What's the problem with ePetitions?

The first session was run by Fraser Henderson (Founder and Director of Particitech) who discussed the issues surrounding e-Petitions.

­­Hey guys and dolls,

Feels like ages since I've been in the right mood to really get into writing again. Sorry about that! I finally found what I was looking for... I was needing some well needed inspiration and the Epic LocalGovCamp Lincoln was certainly the inspirational dosage I needed to get my creative juices running again ;o)­ This event was run by no other than my good twitterati friend and also one of the founding members of "Epic Visionaries" - Mr. Andrew Beeken­

First up is.... The House of Fraser ;o)

­The first session was run by Fraser Henderson (Founder and Director of Particitech) who discussed the issues surrounding e-Petitions. Now I wasn't in this session myself, as I was in the "social networking sites" session (where else would I be ...? hehe ;o) ), but I'm gonna have a go at reporting it based on the twitterstream and my own knowledge on this subject! Haha let's see how well I do ay? But hey before I start, just wanted to share one interesting thought... did you guys know that the cathedral in the Da Vinci Code film is in Lincoln?!? Hehe, well it is, and its pretty wicked guys ;o) You must see it!

So.. what's the problem with e-Petitions...?

Now, I know its kind of funny that everytime we mention e-petitions, our minds go directly to Number 10's e-petition facility. Even when I was in the states attending the Participation Camp, they kept on talking about how wonderful the Number 10 e-petition system was. I guess when we have it, we tend to take things a little bit for granted when the rest of the world is looking at the UK for good practices in online government. Its definitely a great facility and it was interesting to learn from this session of a heartfelt story of Alan Turing "The ­Father of Computer Science". Definitely a positive outcome coming out from Number 10's e-petitions. Watch this video to hear about his story...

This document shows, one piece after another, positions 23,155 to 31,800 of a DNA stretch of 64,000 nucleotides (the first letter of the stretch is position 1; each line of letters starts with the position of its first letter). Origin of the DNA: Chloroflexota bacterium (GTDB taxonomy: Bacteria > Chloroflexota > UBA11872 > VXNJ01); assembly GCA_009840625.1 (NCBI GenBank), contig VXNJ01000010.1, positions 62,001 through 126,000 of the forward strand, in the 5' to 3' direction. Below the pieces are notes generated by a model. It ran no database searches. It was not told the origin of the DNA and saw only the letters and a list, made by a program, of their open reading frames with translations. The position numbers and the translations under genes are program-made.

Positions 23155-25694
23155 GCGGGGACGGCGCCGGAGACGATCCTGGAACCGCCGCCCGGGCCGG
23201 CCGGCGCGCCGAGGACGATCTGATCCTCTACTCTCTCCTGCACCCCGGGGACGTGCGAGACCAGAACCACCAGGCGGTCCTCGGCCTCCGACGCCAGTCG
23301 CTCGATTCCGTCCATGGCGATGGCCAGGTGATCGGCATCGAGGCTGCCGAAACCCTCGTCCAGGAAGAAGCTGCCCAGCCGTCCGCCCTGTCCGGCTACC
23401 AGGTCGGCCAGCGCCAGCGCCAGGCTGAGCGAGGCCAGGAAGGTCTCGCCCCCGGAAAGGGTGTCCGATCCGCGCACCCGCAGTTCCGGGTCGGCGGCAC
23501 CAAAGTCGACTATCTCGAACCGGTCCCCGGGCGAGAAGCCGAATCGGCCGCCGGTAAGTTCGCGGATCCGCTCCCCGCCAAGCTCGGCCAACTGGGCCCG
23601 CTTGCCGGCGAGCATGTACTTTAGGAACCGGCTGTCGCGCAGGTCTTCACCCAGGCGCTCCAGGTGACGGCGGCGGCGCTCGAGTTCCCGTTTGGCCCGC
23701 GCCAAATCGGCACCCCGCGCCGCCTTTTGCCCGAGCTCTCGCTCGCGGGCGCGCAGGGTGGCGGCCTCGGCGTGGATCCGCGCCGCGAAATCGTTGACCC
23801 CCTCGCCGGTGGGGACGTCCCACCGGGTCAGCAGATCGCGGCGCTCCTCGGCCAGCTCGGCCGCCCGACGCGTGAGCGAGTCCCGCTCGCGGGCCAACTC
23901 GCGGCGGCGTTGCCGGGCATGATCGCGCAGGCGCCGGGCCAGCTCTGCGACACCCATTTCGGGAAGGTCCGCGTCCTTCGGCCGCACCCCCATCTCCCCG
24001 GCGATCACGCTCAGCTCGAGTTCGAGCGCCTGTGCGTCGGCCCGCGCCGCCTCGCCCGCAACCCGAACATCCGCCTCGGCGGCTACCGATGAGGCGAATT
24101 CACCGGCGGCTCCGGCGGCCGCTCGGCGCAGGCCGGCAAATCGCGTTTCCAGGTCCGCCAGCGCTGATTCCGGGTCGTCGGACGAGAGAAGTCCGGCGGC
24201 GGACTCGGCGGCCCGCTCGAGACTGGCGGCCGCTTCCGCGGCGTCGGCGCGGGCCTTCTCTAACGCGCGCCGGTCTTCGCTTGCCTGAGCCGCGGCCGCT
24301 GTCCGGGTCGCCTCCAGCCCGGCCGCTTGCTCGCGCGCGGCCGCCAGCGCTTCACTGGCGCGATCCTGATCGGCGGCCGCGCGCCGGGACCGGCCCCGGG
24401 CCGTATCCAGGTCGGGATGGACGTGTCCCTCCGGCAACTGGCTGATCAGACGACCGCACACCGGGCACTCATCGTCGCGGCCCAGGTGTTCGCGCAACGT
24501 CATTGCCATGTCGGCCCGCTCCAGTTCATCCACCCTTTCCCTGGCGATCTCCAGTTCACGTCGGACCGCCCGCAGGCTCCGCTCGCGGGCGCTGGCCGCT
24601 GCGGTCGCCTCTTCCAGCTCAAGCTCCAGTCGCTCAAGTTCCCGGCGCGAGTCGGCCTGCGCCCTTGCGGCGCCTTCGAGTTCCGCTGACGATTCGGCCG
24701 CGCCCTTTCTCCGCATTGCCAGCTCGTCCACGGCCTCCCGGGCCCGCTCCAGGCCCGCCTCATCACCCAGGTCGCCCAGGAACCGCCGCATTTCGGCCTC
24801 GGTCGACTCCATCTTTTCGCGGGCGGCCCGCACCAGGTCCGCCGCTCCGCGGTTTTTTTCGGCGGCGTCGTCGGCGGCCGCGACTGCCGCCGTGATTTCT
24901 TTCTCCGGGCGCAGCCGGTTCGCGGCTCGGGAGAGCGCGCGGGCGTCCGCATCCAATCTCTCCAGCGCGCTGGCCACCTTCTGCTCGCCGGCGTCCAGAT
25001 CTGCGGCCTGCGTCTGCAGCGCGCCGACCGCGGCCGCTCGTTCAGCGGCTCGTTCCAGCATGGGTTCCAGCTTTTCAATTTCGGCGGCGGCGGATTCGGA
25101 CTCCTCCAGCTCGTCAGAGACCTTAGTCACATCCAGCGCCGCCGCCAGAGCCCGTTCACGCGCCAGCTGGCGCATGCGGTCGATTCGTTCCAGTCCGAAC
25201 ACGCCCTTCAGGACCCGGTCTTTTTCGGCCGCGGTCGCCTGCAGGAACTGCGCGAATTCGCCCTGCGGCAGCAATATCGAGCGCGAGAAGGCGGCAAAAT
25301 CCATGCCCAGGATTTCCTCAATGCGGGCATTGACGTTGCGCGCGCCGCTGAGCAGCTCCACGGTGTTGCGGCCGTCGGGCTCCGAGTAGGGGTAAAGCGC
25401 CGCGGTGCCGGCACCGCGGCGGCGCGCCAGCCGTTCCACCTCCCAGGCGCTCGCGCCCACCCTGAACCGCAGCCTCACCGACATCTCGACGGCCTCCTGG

Advantages of e-Petitions

It was stated during the session that the advantage of e-petitions is petitions have to be approved and therefore problems can be solved before the petition goes live (via @pezholio) . And it is also believed that local e-petitions can have more impact than national ones (via @pezholio). Though there are some challenges when it comes to localizing e-petitions which primarily includes validating whether or not the person signing the e-petition in fact lives within the local area. Obviously this is vitally important when it comes to "petitions on planning applications, alcohol and gambling licenses or on people" (via @pezholio).

E-Petition Verbs...

Petitions and e-petitions: A few observations...

Upon doing some digging around on the net regarding e-petitions bill that is rumoured to potentially come in April 2010, I found a brilliant article summing up the issues surrounding e-petitions on Paul Evans Local Democracy Blog. I do know Paul personally as I met him earlier this year at the UKGovCamp. He says...

My sources in Westminster tell me that the Local Democracy, Economic Development and Construction Bill (pdf) (text version) is likely to get royal assent at some point in the autumn and will come into force in May 2010 with guidance potentially in place as early as February 2010.
Without repeating what Paul has mentioned in his blogpost, a few other challenges for e-petitions in local gov will be..
  • Who will manage and moderate ePetitions at the Council? Is it a full time job? (via @surajkika)
  • How do we detect duplicate petitions? (via @pezholio)
  • Is it possible to do e-petitions via Digital TV or Twitter? (via @pezholio)
  • How do we get the e-petitions system embedded into councils (via @davebriggs)
  • What about the issues of 'unsigning' a petition? Does it then become a poll? (via @iancuddy)